It is hard to say what exactly Fingerstyle Guitar is, given how many styles it encompasses.
Fingerstyle Guitar is a term that has come into use in modern times to distinguish styles of guitar where the strings are plucked as opposed to strummed, often on acoustic guitar but also on the electric. This broad term would put classical guitar styles, flamenco techniques and blues and jazz styles all under the same heading. For obvious reasons, it’s easier to just refer to classical guitar, or flamenco guitar, but for blues that are not strummed, it’s helpful to have the term fingerstyle blues. Fingerstyle blues has it’s own lexicon–inversions and riffs that work well with blues, including techniques developed by early bluesmen, especially that of maintaining a steady quarter note beat or a shuffle rhythm with the thumb on a single bass string while pinching the treble strings in unison with the thumb and alternating treble upstrokes between thumb strokes. Fingerstyle Jazz–where the solo guitarist plucks the melody along with interspersed chordal accompaniment–is called ‘chord-melody style‘ to further distinguish it from other approaches.
Fingerpicking tends to refer to a specific kind of folk and folk-blues picking and has its own repertoire, including a number of techniques that bring out melody and embellishment over an ‘alternating bass‘ pattern, but can be applied, as in ‘Travis Style‘ picking to pattern picking over standard chords. Various more generic picking patterns are used in modern rock settings as accompaniment. Other elements, such as a muting of bass strings with the palm of the plucking hand, the use of thumbpick and/or fingerpicks, using the fretting hand thumb to reach over the top of the neck and fret-notes and combining strum patterns with picking, as well as rhythmic percussive hits on the strings–are all elements of personal choice and individual style. In discussing fingerstyle, ‘right hand technique‘ is meant to designate the plucking hand, whether the player is right or left handed, and ‘left hand technique‘ refers to the fretting hand. Further stylistic divisions include whether a player uses two fingers, thumb and index, to pluck, three fingers, adding the middle finger, or four fingers, using the ring finger as well.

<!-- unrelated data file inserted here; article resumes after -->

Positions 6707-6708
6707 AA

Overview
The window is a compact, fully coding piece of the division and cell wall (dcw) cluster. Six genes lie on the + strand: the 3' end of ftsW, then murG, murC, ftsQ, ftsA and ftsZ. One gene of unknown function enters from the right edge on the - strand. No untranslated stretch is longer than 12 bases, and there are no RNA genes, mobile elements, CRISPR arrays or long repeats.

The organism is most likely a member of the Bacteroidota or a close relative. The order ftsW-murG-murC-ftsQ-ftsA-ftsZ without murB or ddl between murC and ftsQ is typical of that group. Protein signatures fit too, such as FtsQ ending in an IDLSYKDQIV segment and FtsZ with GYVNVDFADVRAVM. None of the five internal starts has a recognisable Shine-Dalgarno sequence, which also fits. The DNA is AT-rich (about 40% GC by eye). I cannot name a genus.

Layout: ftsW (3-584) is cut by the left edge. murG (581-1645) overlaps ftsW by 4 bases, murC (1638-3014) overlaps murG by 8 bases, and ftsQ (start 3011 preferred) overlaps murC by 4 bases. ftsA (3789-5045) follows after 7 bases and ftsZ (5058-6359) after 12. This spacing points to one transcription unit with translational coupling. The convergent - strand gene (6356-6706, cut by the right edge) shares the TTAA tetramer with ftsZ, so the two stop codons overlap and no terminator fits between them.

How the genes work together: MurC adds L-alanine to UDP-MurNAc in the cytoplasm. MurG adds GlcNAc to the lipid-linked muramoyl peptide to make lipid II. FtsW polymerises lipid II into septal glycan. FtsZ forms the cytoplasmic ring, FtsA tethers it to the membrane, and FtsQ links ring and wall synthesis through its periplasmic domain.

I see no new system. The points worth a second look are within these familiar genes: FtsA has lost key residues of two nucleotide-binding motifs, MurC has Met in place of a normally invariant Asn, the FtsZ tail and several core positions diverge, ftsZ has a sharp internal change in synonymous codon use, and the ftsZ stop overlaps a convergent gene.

More recently fingerstyle has come to mean a whole array of right and left hand techniques that have been developed over the last decades by many guitarists. Building on styles in Jazz, Flamenco and Fingerpicking, artists have been using such effects as artificial harmonics, struck harmonics, right-hand tapping, and percussive strokes on the body of the guitar for some time. Currently, the use of these in combination and even to the exclusion of more standard techniques, has become it’s own style, especially in instrumental guitar music. Building on new age guitar, and adding in elements as disparate as middle-eastern drum rhythms, slap and pop bass, and even banjo frailing, many creative artists are working in this style, exploring the sonic boundaries of what the guitar can do. The acoustic guitar is clearly the best venue for these explorations. The most signficant of these is the advent of a kind of polyrythmic fingerpicking that allows for incredibly fast arpeggios and accents, with a similar flair to those in flamenco guitar, but without the being an imitation of the cadence of rhumba or flamenco dance.
Since the interest in this school of modern fingerstyle is growing, it has in some ways subsumed the broader category of fingerstyle. Without it’s own stylistic center, there is not much likelihood that a single name that can encompass all of this is going to appear. So more traditional fingerstyle guitar, already an arcane backwater itself, has suddenly got a brand new, flashy development between it and the main highway.
You can hear the old fingerpicking guitar farts grumbling. According to some, because of the use of open tunings, and the pyrotechnical aspect of some performances using these techniques, this style can veer into a kind of vapidity, where the effects are the only point. Strong compositional structure and real meaning–as in emotion–are needed in any style, no matter how fancy or difficult to execute (or appear to be) a guitar technique may be. As new age guitar can become ‘sonic wallpaper‘, modern fingerstyle is always in danger of merely being ‘loud sonic wallpaper’–or, as the bard said: “sound and fury; signifying nothing”.
One artist working in this style who knows how to let the technique work in support of the song (as opposed to trying it the other way,) is Vicki Genfan. The first person I personally saw using this style at an advanced level–Vicki has been a pioneer and at the forefront of bringing this kind of guitar music to the attention of the wider music world.
Calling her style ‘slap-tap‘–her music has lots of different textures and is chock a block with emotion. As a singer/songwriter who also plays instrumental tunes, she has an incentive to keep technique in it’s proper place. But what good technique it is. Economy and efficiency are not really poetic terms, but what Vicki does with them is poetic. Plus she actually has the chops to throw in awesome, colorful, polyrythmic riffs that use more standard guitar styles.
Genfan is an internationally touring artist and so keep an eye out for her. I’ll be catching up with her at the Healdsburg Guitar Festival this August 09 in Santa Rosa. She’s also putting out an instruction video, which should be available in the near future.